The rally in commodity producers is well under way and set to move sharply higher into the spring. As a hedge fund manager, it's my job to analyze and evaluate data thoroughly so that the actions we take to grow our capital base have the highest probability of success. The upside potential has to far outweigh the downside risks to open positions and in order to become fully invested, the future outcome needs to be clear. Now is one of those times when stepping up to the table and going "all-in" makes sense, at least from my perspective.
While the media continues to obsess about the "Fiscal Cliff," safe haven assets like the US dollar and US treasuries (NYSEARCA:TLT) have been setting a bearish pattern of lower highs. If an equity plunge were truly imminent, the dollar and treasuries would be trending the other direction. And since the US treasury market dwarfs the equity markets in size, we can expect the exit from treasuries to continue to push equity markets higher.
The reason I expect the commodity sector to outperform over the next few months is because it has a reliable history of doing just that. For instance, this chart shows the five-year performance of a coal-mining fund (NYSEARCA:KOL) versus the S&P 500 index. Notice how exaggerated the highs and lows for KOL are in comparison. Also notice where we sit right now on that chart.
Even more compelling is that many commodity-related funds have set three year lows over the past few months. While this was happening, corporate insiders were aggressively buying shares in their own companies. Corporate executives have a great track record of buying low and when they're willing to risk their own personal money to invest in their own companies, it's generally wise to follow their lead. Since their recent lows, several commodity funds have already rebounded 20 to 30 percent and have been setting bullish patterns of higher lows.
In related news, "Helicopter Ben" Bernanke was at it again this week, pledging to flood the markets with more Federal Reserve Notes. Where the Fed gets this "money" is an interesting story in itself, thoroughly covered in The Secret of Oz, but I digress. The point is that the Fed is inflating an additional $45 Billion per month to buy Treasury bonds. This is on top of the action it took just three months ago, buying $40 Billion worth of mortgages per month. Since the financial crisis began in 2008, the Fed has injected about $450 Billion per year. Now they have stepped up their inflation efforts to $1 Trillion per year. Why do anything half way, right?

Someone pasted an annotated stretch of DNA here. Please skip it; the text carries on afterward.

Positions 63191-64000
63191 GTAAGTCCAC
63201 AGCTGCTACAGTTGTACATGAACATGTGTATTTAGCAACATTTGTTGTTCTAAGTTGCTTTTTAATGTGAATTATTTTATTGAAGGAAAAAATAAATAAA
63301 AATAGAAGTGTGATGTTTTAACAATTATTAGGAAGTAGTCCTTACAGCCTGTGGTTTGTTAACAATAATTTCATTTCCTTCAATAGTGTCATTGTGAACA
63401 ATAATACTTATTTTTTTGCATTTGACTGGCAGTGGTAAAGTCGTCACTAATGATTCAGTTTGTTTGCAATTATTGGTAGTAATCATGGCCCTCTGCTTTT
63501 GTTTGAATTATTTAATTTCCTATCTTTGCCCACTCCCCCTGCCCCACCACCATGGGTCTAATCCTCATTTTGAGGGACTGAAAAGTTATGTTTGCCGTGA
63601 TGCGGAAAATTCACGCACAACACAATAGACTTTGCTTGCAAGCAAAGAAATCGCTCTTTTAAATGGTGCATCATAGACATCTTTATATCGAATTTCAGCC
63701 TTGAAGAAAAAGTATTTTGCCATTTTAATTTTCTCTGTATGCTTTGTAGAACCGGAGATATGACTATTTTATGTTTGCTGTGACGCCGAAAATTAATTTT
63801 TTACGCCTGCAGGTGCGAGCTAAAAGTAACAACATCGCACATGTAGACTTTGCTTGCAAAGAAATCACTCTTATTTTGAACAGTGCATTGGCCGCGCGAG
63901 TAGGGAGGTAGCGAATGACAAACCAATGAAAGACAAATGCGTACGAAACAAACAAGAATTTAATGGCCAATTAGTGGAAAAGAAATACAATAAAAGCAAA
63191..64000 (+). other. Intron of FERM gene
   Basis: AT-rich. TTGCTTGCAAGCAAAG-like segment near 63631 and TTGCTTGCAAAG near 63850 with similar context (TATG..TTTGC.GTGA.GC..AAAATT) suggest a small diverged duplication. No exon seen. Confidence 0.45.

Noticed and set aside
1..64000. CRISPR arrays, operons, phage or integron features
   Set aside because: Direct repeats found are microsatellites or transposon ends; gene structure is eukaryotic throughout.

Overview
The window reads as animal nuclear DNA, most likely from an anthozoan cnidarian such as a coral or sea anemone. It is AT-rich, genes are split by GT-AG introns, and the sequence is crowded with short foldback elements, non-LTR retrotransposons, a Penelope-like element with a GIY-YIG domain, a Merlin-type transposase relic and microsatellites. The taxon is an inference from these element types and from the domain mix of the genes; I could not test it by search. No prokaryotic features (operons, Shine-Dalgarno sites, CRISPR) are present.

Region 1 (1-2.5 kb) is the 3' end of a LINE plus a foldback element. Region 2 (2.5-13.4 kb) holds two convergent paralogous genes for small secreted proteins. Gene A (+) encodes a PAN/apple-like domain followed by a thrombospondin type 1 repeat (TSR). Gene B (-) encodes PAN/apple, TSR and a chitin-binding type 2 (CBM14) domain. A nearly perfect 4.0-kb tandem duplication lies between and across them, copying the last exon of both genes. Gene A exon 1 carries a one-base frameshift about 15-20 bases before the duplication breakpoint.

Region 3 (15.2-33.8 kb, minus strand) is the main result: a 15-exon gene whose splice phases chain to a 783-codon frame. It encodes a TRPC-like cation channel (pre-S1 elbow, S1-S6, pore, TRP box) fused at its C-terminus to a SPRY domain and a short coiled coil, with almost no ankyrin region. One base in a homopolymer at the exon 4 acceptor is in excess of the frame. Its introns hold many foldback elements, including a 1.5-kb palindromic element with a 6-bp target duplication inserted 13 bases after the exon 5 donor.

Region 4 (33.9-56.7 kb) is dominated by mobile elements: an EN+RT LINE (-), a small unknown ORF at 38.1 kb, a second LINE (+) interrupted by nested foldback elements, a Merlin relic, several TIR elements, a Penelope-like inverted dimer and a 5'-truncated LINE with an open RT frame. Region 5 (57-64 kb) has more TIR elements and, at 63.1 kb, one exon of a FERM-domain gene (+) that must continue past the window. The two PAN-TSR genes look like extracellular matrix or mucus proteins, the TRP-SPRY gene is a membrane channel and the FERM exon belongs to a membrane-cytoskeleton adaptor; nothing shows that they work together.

Gold is perfectly set to take another serious run at $2,000/ounce in 2013, but instead of buying the metal itself with a fund like (NYSEARCA:GLD), I suggest focusing on gold stocks. As this excellent article points out, right now gold stocks are historically undervalued relative to the price of the metal. The article goes on to mention that the two largest gold producers in the world, Barrick Gold (NYSE:ABX) and Newmont Mining (NYSE:NEM) are currently trading at approximately 60% of the value of their gold reserves. This data gives us a great opportunity to buy low so we can sell high later.
In particular, I believe the gold mining fund (NYSEARCA:GDXJ) is presently a best buy below $21 and will likely yield a return of more than 30% by spring. And if GDXJ were to regain its 52-week high, the gain would be 45% from today's levels. To see other funds I've recently loaded up on, read my last article, "Take The Bull By The Horns Now."
While I have no doubts that we will enter another crushing bear market, perhaps as early as next summer, the market is sending a clear signal that it is headed higher over the next few months and that commodity funds will be among the biggest winners. My investment clients are up 29% year-to-date and I expect the next few months to be even more profitable, which is why this hedge fund manager is "all in" for the commodity rally.
Disclosure: I am long GDXJ, KOL. I wrote this article myself, and it expresses my own opinions. I am not receiving compensation for it (other than from Seeking Alpha). I have no business relationship with any company whose stock is mentioned in this article.